Nature is a synonym of vegetation as it is the precursor of life and everything on this planet. This general concept has made it a universal norm to associate environmental wellbeing with the propagation of vegetation. So, people believed in the houseplant sellers’ marketing, which promoted them as the prime source of air purification. But do houseplants clean the air? Let’s find out.
This misconception has prevailed so much in the mainstream media that only scientific research and facts hold power to debunk them altogether. But, of course, there is no denying that plants are beneficial for our ecosystem. Still, their role as air purifiers in our houses holds no real value.
Houseplants That Clean The Air – A “Dirty” Marketing Scheme?
One of the recent indoor gardening trends is houseplants that are a convenient way to purify indoor air. – air purifying houseplants. But the flip side of the coin reveals that this promotional scheme has no factual scientific basis.
Houseplants may complement the interior of your house and add eye-catching aesthetics to it. Still, they will do almost nothing to purify the air you breathe in your home. The scientists’ studies back up this claim by researching the same air you breathe every day at your house.
You might have thought that the information you’ve found online is enough to assure that houseplants are essential for a healthy household environment. However, the houseplant vendors and the interior companies have also advertised several houseplant species as viable alternatives for air purifiers.
The usual selling pitch for these houseplants says they can remove toxins and dangerous chemicals from the environment. And usually, internet-provided data backs up most of these pitches with questionable credibility and reliability.
Investigation – Do Houseplants Really Clean The Air?
Thank goodness we have data and research proving that houseplants do nothing to improve our house’s air quality. We must investigate the research that promotes these false claims because of their limited resources.
- Journal of Exposure Science & Environmental Epidemiology published a report that reviewed 12 before-published research pieces on 196 different plants. Michael Waring, an environmental engineer, wrote the report with his study partner and investigated how they impact our household environment.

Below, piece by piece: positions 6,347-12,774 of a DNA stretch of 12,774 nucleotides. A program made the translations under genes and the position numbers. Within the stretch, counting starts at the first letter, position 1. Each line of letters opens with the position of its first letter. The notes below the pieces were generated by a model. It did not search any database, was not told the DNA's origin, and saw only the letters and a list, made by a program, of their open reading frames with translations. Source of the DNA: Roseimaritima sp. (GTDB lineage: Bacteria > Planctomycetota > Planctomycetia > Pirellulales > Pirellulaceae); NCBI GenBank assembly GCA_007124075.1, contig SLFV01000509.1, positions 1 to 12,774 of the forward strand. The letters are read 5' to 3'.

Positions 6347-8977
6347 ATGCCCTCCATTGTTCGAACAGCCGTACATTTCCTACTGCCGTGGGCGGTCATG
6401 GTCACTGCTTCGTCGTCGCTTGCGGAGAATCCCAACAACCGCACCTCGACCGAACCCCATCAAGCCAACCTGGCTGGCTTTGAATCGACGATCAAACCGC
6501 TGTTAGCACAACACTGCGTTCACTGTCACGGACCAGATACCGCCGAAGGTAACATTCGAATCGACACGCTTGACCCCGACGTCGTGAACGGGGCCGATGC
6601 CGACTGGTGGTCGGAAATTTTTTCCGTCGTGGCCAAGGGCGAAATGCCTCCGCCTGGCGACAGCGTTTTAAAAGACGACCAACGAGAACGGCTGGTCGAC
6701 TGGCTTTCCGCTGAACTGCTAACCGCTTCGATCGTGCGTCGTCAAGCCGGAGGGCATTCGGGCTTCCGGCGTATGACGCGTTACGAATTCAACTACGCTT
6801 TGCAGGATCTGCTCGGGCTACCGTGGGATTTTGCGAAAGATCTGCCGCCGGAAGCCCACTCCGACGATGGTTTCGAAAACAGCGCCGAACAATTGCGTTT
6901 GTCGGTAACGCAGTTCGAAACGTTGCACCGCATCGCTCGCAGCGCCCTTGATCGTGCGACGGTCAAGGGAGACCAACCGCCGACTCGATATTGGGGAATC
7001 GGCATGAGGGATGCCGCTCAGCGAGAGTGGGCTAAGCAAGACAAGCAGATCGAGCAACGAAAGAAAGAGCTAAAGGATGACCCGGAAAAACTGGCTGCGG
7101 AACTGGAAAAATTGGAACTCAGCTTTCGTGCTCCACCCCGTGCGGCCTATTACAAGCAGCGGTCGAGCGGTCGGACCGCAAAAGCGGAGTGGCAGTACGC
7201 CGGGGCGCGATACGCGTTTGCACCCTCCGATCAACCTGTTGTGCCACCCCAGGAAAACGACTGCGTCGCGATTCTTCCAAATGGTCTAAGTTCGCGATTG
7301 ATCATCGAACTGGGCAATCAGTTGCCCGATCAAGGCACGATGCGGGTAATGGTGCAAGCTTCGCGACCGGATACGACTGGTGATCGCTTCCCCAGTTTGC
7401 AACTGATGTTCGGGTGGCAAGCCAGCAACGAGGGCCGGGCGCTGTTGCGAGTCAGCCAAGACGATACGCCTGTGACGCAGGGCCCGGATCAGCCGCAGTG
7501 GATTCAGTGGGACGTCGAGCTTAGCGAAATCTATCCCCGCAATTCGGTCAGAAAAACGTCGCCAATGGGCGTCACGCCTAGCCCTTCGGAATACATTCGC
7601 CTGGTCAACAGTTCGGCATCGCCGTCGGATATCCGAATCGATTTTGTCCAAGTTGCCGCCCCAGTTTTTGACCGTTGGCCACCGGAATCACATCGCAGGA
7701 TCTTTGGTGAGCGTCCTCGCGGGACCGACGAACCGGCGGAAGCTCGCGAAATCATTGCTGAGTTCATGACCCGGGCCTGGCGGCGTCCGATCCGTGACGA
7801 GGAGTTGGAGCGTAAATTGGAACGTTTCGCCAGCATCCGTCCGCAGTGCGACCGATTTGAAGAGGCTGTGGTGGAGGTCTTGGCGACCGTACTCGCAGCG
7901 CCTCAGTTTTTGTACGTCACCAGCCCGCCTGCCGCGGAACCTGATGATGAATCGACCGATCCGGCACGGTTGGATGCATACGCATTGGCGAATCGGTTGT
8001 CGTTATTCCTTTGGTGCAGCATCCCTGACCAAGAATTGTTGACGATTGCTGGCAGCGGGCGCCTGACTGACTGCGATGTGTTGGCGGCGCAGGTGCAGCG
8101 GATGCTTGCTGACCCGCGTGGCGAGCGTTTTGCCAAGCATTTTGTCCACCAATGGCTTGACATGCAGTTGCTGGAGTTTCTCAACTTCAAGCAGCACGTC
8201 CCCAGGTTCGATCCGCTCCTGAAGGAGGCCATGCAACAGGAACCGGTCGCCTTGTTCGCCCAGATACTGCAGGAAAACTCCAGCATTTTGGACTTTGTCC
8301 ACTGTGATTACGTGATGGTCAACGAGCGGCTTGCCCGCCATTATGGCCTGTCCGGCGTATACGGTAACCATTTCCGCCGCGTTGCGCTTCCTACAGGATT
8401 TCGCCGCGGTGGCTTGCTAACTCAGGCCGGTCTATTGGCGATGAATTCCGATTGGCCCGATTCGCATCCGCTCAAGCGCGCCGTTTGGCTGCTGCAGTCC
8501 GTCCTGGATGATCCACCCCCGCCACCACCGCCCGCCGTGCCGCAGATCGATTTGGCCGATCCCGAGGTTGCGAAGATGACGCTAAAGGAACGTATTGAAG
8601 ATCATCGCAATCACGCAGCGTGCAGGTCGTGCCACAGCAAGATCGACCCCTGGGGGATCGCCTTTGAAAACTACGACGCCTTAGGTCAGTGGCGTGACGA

One study shows that houseplants could cut about 66% of the formaldehyde exposed to in a day. Note that most of the experiments that support houseplants as air purifiers are made in a laboratory and have no credibility in the outside world.
Laboratory – A Controlled Environment
Almost all the 12 scientific studies that used houseplants to clean the air reviewed plants in a controlled environment – a small chamber. This is where they exposed them to VOCs (volatile organic compounds). The gas density and time of exposure to VOCs have also been manipulated to make these experiments appear credible.
There are still variables that we need to test and verify before we can stamp these studies as “proven under all circumstances.”
All the experiments suggesting houseplants as air purifiers in a household have been carried out in a laboratory. These laboratories have a controlled and sanitized atmosphere, unlike any home or indoor setting.
- Furthermore, advertising houseplants as air purifiers use the “air-purifying houseplants NASA study” (1989) to back up their marketing campaign. In this study, several plants are in containers filled with gases and surrounded by fans. Later, it was concluded that plants in these chambers removed small quantities of VOCs.
Being Cheap Doesn’t Always Pay Off
This study might not be enough for cynical and skeptical people, but people who want to believe that it’s true also want to make the most out of this situation. They see a chance to forgo buying an air cleaner worth hundreds of dollars and buy a cheap houseplant. I WAS ONE OF THOSE PEOPLE!
We Can’t And Shouldn’t Blame The Scientists!
So, even though plants that “purify” the air from toxins are excellent, you shouldn’t grow them only because of their MINOR air-purifying abilities. It’s also great that scientists do their research and testing, but unfortunately, this is one thing that has bloated to something that it isn’t. Let’s not blame scientists either because the stuff they understand well is often misunderstood by “normal people” like us.
Air purifiers are far more efficient than a houseplant as they clean your house’s environment more vigorously than the latter. The amount of toxins a single houseplant removes is nothing compared to what an average air purifier can do.
If you want houseplants to impact your house’s air quality, you need to buy at least ten plants for a single square foot in your home. So, do houseplants clean the air? Well, yes, but the only way you can see an improvement in your household’s air quality is to fill it with thousands of plants, which will hinder the quality of your life and your household activities. Case closed.
Featured image credit – iStock.com/Tharakorn